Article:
Murrayfield’s Bruce Mouat has hailed his Scotland team-mates for “digging deep” in a stunning victory over Swedish world champion Niklas Edin in Saturday’s European Championship final in Tallinn.
Edin was chasing a record fifth European title in a row and had won all ten matches in Estonia, but Mouat and his team-mates Hammy McMillan, Bobby Lammie and Grant Hardie recovered from 4-2 down at the halfway stage to win 9-5.
Last season featured six titles, a historic first Grand Slam victory in Canada and a world bronze medal in Las Vegas, while Mouat had previously taken gold at the World Junior Championships and World Student Games, but Saturday’s success topped the lot.
Joining the celebrations were unused fifth player Ross Whyte plus coaches Alan Hannah and David Murdoch, Scotland’s last European men’s champion back in 2008.
“It’s pretty insane,” admitted 24-year-old Mouat. “We wanted to come here and perform at our best and we said we wanted to win a medal. We knew we wanted gold but you never want to jinx it.
“We worked hard all week and had a bit of a blip against Russia but, apart from that, we’ve been solid and I’m really proud of the guys for playing so well and digging in deep for that final.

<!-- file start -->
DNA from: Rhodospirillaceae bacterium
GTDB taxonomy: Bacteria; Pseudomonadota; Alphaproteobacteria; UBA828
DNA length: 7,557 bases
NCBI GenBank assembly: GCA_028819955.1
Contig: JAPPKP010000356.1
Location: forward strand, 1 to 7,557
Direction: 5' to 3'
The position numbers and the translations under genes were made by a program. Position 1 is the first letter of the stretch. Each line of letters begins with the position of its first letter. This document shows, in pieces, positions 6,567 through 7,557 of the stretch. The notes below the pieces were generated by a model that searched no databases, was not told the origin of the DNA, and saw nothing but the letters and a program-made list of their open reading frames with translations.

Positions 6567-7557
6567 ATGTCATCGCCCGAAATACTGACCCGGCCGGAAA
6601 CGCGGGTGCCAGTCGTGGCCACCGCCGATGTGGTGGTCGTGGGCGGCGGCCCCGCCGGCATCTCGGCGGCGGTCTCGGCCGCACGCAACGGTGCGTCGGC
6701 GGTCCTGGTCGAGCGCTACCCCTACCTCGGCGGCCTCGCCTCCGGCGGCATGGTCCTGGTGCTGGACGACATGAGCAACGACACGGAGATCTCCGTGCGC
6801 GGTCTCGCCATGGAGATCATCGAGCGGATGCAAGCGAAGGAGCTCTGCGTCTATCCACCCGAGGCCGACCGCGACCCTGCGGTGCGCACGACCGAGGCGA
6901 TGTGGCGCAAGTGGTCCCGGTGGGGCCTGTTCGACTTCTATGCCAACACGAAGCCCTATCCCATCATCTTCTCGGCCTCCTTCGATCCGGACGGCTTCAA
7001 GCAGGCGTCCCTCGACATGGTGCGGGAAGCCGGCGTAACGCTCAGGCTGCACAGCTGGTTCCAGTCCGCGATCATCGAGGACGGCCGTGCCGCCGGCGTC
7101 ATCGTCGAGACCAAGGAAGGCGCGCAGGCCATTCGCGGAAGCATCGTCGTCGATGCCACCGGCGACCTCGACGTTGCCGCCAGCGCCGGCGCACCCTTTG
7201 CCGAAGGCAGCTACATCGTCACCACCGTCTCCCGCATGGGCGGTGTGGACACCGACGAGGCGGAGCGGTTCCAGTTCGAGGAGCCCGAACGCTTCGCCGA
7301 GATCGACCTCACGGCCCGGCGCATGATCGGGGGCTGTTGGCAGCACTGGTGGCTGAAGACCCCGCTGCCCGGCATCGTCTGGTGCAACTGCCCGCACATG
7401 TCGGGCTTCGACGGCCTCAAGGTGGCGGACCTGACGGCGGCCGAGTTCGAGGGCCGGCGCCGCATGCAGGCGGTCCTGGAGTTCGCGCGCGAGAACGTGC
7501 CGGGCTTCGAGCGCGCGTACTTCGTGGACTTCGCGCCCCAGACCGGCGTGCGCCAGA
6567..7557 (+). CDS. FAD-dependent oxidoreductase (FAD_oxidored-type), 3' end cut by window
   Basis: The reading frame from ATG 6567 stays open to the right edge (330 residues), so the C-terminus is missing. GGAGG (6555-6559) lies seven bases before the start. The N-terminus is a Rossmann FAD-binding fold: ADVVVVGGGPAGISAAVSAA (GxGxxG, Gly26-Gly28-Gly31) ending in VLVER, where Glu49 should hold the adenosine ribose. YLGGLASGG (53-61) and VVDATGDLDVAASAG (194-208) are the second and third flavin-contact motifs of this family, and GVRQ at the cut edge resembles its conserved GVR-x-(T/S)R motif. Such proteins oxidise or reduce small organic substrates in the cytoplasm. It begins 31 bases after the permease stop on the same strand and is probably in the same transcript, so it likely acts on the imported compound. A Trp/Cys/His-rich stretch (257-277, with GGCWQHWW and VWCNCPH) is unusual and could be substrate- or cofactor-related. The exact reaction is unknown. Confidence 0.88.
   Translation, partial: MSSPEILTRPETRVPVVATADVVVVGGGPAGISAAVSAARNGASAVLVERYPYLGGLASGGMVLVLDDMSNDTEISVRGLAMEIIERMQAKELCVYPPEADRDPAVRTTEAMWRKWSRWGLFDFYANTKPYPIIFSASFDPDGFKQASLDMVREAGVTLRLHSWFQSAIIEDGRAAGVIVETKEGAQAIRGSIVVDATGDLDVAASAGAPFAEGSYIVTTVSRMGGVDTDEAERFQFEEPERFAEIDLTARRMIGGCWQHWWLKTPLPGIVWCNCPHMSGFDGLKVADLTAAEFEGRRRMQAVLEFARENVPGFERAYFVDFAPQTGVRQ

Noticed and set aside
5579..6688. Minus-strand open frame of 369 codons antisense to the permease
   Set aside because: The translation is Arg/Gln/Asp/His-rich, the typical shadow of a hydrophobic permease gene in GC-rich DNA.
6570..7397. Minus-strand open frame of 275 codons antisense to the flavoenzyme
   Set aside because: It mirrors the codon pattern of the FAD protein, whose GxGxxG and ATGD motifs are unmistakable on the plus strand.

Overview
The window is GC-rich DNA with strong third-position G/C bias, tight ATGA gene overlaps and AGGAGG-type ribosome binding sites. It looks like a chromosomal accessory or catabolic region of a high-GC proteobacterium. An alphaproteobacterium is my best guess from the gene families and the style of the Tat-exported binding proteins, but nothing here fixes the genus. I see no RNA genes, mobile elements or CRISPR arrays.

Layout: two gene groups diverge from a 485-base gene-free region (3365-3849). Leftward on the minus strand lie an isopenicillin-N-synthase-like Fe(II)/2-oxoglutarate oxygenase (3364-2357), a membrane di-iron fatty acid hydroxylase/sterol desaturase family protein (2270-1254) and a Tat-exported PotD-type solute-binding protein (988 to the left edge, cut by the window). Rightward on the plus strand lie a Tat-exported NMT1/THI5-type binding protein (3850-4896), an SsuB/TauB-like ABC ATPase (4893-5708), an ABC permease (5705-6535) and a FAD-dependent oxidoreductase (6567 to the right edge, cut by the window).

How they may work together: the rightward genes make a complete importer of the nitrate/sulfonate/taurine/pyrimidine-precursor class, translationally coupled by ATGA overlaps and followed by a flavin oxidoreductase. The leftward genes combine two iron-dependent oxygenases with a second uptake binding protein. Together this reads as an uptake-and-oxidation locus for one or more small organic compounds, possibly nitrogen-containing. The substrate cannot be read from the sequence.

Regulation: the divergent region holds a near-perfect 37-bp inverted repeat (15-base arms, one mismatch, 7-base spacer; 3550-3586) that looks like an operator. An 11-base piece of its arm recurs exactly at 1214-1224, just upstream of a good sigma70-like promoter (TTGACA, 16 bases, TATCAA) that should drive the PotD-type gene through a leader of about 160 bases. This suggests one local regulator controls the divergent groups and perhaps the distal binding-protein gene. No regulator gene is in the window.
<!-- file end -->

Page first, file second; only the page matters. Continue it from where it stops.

“The Swedes are world-class and when Niklas made that angled run back and then a perfect back-line tap to get a two at the fourth end, we knew he was there to play and we really had to step up our game. As soon as we came back from the fifth end break we really started to get control, started to see cracks appear in his game plan and we started to believe we could win. It’s a massive testament to me and the guys for keeping our heads and not panicking.
“Being two-down at the break is not the greatest position to be in, but coming out and fighting is what we were there to do and we did.
“We were ahead going to the last end, but we were in that position against them on Wednesday and they got us that time, so it was nice to get them back for that.
“I probably realised we had won when Edin’s last shot was halfway between the house and the hog. It was probably a bit soon to start celebrating, but you know when you know. It was a great feeling and all of us were buzzing. I’m just really proud to bring the gold medal back to Scotland.”